Thanksgiving Feasts


When you retire, birthdays and major holidays are week long events. This past Thanksgiving was no different for us. Even the 415 mile round trip drive to Sun Valley, ID., via Twin Falls and the Blue Lakes. We took our friend and neighbor, David, to Sun Valley to see his parents, Susan and Walt – they treated us to a delicious buffet at the Sun Valley Inn – via Twin Falls and the Blue Lakes. Here you can travel and eat and drink wine with us on our sojourn. Enjoy the photo-trip! Left-Click the photos to see them enlarged.

Thanksgiving with Marnie and family and friends.

Robin, Mui Stowe and Myra Heueta

Myra, Myra’s friend, Eric and Marnie
Anna. Chris was helping in the kitchen.
“A little wine for thy stomachs sake.”
Mui made an awesome Thai Squash Soup.
Eric made this great fresh Salmon Dip.
Chris made the Wilted Lettuce Salad.
Dinner is plated.
Pumpkin Pecan Pie and Anna’s Cheese Cake with Strawberries.

And then we drove the 415 mile round trip sojourn to Sun Valley via Blue Lakes in Twin Falls, ID.

Blue Lakes, Twin Falls, ID
Blue Lakes
David at Bridal Veil Falls, Blue Lakes Canyon. The green in the water is watercress.
Sun Valley Inn Thanksgiving Buffet.
Salad Bar
Steamship Roast.
Ham
Turkey
Plenty of desserts were offered.

But no week is complete with some breakfast. How about –

Turkey Omelet with Cranberry and Crema. Acme Bakeshop Toasted Sourdough with Huckleberry Cranberry Jam.
And after returning from Sun Valley and Blue Lakes – where we (David) picked fresh watercress – I made Robin this Toasted English Muffin with Cream Cheese, Fresh Watercress and Lox.

Ah! Retirement is so great with family and friends. Cheers!

Robin’s Birthday Lunch at Bacquet’s Restaurant in Eagle, ID


Bacquet’s Restaurant, Address: 1117 E Winding Creek Dr #150, Eagle, ID 83616, Hours: 11:30am – 10PM. Phone: (208) 577-6238. Easily a 5-Star French (the best in the area and the only one) restaurant and well worth the trip. Suggest you call for reservations, though. Here is some of what we had. Enjoy. We did.

Menu

House Salad
organic greens, tomatoes, shallots, parmesan cheese house balsamic dressing

Delicious!

French Onion Soup

Traditional Flatbread
bacon, shallots, Swiss cheese, cream on a cracker-like crust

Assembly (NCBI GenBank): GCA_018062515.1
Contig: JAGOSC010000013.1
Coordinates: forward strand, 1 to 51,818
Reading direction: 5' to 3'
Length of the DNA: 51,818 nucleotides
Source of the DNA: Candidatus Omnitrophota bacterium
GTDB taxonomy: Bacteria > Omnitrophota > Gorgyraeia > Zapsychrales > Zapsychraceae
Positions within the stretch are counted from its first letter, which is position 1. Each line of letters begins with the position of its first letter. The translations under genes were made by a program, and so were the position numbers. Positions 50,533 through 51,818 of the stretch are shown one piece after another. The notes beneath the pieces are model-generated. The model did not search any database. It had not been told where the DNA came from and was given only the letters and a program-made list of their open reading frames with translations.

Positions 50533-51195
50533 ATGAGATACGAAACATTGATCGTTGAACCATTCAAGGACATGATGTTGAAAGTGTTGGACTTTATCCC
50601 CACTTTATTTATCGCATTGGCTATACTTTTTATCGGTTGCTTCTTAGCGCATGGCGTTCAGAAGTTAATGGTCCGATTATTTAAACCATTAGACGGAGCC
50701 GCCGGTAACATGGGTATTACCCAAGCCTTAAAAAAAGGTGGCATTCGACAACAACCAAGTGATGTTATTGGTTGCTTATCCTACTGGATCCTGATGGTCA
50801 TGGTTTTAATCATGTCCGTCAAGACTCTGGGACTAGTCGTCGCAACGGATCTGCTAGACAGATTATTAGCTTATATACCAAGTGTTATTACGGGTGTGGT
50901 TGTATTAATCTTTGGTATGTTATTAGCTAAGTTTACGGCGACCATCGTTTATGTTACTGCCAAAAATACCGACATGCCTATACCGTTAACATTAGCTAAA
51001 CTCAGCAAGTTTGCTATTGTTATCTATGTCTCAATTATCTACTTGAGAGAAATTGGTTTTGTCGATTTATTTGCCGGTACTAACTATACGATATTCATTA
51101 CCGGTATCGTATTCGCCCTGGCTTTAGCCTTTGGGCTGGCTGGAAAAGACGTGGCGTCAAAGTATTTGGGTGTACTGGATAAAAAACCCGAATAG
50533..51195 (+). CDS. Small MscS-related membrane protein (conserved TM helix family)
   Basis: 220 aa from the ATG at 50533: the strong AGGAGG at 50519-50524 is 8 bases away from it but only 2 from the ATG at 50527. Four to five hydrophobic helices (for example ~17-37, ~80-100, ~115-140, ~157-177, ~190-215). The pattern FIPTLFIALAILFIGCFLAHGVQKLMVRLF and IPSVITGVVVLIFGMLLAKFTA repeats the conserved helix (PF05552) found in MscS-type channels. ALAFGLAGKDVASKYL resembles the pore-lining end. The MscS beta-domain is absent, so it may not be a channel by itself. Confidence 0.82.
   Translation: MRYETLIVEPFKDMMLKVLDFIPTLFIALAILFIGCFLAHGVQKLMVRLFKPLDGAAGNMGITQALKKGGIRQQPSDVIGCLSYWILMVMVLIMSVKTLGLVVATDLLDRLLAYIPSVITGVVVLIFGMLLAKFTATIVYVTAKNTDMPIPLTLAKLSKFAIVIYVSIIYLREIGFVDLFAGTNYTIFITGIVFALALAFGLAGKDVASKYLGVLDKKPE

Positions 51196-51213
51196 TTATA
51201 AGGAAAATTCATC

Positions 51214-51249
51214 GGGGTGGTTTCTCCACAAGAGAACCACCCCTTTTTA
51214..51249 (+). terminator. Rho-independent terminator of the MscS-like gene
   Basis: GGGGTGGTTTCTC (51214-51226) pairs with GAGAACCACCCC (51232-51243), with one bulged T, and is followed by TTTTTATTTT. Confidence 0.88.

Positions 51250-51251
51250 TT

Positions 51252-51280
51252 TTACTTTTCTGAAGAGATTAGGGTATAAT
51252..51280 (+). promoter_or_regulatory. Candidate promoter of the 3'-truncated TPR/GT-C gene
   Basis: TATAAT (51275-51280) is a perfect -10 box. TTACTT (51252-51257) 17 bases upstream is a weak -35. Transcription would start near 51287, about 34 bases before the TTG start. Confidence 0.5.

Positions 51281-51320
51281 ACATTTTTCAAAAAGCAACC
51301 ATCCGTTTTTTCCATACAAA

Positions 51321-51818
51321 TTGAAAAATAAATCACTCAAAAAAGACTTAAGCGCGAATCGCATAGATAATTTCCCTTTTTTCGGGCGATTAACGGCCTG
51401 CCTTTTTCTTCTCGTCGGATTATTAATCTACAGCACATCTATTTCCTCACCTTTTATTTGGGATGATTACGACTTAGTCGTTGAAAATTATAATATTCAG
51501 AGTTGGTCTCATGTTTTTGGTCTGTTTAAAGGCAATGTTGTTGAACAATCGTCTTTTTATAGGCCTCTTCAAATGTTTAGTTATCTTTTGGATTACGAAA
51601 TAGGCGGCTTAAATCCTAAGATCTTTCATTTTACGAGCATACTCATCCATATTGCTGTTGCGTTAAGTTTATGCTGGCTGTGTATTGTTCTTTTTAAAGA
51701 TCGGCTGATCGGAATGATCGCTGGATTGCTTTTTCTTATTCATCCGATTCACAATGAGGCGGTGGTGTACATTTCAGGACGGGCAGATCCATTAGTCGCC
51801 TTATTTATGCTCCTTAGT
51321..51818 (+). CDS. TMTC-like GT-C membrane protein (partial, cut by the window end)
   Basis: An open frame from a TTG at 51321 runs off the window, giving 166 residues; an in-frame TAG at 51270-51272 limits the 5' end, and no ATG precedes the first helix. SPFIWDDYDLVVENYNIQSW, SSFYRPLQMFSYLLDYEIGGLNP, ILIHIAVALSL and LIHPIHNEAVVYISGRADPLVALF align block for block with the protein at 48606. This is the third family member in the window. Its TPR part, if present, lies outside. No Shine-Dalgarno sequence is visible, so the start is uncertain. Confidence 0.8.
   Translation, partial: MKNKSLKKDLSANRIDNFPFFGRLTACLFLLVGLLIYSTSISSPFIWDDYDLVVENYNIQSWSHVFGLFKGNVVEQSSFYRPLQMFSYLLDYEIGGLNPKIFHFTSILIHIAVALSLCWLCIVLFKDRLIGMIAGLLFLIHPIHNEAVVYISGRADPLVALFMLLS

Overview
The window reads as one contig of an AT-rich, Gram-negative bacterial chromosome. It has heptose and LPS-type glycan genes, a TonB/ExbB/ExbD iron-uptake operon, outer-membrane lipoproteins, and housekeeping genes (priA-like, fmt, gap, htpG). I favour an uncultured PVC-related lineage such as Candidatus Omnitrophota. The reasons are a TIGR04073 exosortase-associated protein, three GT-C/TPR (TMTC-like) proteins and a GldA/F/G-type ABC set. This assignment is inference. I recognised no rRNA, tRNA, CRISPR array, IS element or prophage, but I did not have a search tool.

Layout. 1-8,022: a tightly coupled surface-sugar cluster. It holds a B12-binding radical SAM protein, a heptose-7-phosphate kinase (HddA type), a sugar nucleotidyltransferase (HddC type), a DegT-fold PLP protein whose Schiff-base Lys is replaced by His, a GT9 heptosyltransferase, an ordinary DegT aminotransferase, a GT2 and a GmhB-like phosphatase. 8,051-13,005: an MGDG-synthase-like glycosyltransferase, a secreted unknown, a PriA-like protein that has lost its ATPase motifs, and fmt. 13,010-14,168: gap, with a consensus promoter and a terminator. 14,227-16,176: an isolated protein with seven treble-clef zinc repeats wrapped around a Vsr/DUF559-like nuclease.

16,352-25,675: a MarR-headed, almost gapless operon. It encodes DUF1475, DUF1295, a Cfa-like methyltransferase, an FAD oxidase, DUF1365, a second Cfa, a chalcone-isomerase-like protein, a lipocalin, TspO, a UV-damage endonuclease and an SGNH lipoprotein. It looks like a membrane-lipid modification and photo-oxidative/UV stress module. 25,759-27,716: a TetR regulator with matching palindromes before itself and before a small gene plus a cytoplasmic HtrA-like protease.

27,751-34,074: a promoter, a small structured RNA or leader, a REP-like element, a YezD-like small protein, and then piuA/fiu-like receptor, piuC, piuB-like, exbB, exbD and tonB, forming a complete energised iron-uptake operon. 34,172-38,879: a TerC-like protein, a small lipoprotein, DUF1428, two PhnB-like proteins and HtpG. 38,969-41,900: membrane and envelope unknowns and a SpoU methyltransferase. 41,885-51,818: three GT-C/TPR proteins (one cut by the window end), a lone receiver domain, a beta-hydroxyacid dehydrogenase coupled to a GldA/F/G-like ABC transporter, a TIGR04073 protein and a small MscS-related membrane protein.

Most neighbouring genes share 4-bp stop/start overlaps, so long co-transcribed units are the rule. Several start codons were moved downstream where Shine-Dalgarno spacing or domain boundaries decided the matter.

Salmon with Pasta and Capers

Salmon Champenoise
fresh salmon filet baked in white wine, cream, pesto and crusted with Parmesan cheese and served over vegetable basmati rice

Birthday Lemon Cheesecake

Chocolate Mousse

An awesome, 5-Star late lunch. Thanks Chef for a great Birthday meal. Thanks Marnie for treating us.

Bacquet’s Restaurant in Eagle, ID. 5-Stars!


OK. This is an awesome French restaurant in Eagle, ID, just west of Boise. I know of no other French restaurant in the area of this caliber. Definitely a 5-Star restaurant! It really replaces Le Café de Paris and Andrea’s. Both of which have closed. Great interior ambiance – like sitting in a French café. The patio offers seating also, but on our visit, it was very hot. You may also have live music on the patio. It would be best to call for reservations if you decide to go. Both Chef Franck and his wife Michelle are very warm, charming and interesting. Anxious to answer question you may have. Here is some of the dishes we had and they were awesome. Delicious! Beautifully presented. Enjoy. We did. We’ll be back! Left-Click any of these photos to see them enlarged.

Robin is happy with the food.
House Salad and Dressing.

Escargot in Garlic Butter

Coquilles St Jacques in Saffron
Super with 2016 Bourgogne Pinot Noir

Beef Tenderloin with Fois Gras and Baby Vegetables
Super with Les Jamelle Merlot

Opera Cake with Almond and Chantilly Cream

Chocolate Mousse with Chantilly Cream

We were treated to this awesome port. Thank you Chef Franck and Michelle!
Glass of port
Robin and Chef Franck Bacquet
Bob and Michelle Bacquet discuss photos and port.
Specials board
Anyone in Boise remember this French restaurant? Right now, Bacquet’s Restaurant is the only one that I know of.

Superb 36th Anniversary Party at Parma Ridge Winery and Bistro


It is not often that I rave about an eating place, but the Parma Ridge Winery and Bistro is one of our favorites and definitely a 5-Star eatery. Staff is awesome and Chef Storm and Stephanie Hodge, the owners, winemakers, artist and “chief cook and bottle washers”, sorta, are so humble, courteous and kind. Kudos to you both and to your superb staff! And Thank-You for such a great venue for our 36th wedding anniversary. The food was superb and the patio seating was great. Note: The winery and bistro are a great place to go Wednesday through Sunday. Friday, Saturday and Sunday, you had best call for reservations. Contact information is at the link above. Left Click any of these photos to see them enlarged.